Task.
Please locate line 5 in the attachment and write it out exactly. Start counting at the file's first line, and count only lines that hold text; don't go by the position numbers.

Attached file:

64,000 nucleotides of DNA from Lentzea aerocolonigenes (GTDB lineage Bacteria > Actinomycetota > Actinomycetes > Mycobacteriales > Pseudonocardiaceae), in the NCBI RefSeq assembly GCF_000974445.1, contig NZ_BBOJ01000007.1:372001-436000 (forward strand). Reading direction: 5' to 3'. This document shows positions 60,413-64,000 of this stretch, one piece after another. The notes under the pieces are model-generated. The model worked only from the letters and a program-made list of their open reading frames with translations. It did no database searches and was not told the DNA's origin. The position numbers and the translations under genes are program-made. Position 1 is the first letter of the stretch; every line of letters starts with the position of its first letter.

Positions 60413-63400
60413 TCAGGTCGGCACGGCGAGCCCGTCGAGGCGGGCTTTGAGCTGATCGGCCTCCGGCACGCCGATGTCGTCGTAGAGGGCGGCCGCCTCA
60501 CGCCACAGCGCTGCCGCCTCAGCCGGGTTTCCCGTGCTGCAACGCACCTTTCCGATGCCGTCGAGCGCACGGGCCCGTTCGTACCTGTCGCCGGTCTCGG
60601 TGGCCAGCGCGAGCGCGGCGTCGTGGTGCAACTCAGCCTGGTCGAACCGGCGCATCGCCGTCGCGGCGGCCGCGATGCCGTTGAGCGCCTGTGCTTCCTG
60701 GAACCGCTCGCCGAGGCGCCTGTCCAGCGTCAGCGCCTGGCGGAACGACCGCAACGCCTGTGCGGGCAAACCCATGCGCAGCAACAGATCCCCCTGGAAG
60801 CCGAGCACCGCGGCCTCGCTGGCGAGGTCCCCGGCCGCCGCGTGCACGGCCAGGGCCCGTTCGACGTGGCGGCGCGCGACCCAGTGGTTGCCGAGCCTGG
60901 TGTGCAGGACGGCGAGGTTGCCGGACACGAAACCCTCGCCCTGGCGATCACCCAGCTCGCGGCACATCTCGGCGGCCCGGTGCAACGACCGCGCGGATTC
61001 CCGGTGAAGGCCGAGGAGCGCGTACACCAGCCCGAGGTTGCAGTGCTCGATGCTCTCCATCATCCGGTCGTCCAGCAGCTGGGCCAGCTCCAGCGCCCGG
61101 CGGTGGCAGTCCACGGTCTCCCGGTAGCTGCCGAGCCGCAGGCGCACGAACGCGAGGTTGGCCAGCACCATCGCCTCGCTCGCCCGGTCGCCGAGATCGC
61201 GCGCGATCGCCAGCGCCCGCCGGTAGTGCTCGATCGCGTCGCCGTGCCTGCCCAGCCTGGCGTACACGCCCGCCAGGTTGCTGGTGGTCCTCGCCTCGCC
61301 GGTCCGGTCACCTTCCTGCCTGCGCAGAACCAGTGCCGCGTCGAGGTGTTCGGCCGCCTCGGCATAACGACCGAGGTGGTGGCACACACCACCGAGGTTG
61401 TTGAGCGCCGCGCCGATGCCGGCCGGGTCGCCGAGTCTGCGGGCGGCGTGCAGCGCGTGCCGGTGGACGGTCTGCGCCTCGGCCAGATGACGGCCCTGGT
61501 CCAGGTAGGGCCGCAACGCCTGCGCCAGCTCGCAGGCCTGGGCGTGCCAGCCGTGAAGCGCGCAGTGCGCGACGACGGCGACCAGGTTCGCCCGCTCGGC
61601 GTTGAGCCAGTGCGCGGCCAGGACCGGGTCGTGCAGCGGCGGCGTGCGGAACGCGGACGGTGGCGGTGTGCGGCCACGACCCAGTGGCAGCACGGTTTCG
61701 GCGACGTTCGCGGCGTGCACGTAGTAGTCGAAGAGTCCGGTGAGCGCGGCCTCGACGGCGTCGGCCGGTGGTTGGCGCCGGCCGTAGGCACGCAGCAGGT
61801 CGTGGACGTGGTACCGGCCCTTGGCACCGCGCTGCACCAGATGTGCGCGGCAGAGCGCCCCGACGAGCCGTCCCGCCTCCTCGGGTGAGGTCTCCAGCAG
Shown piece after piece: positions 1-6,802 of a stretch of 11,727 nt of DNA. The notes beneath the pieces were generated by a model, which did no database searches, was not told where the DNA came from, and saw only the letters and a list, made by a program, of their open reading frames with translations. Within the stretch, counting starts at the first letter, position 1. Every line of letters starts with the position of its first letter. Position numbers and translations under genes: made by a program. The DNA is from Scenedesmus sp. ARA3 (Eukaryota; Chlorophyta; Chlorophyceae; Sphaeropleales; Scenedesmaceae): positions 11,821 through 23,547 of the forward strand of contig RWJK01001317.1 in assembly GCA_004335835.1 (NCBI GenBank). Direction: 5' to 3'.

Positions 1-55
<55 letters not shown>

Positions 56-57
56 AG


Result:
60601 TGGCCAGCGCGAGCGCGGCGTCGTGGTGCAACTCAGCCTGGTCGAACCGGCGCATCGCCGTCGCGGCGGCCGCGATGCCGTTGAGCGCCTGTGCTTCCTG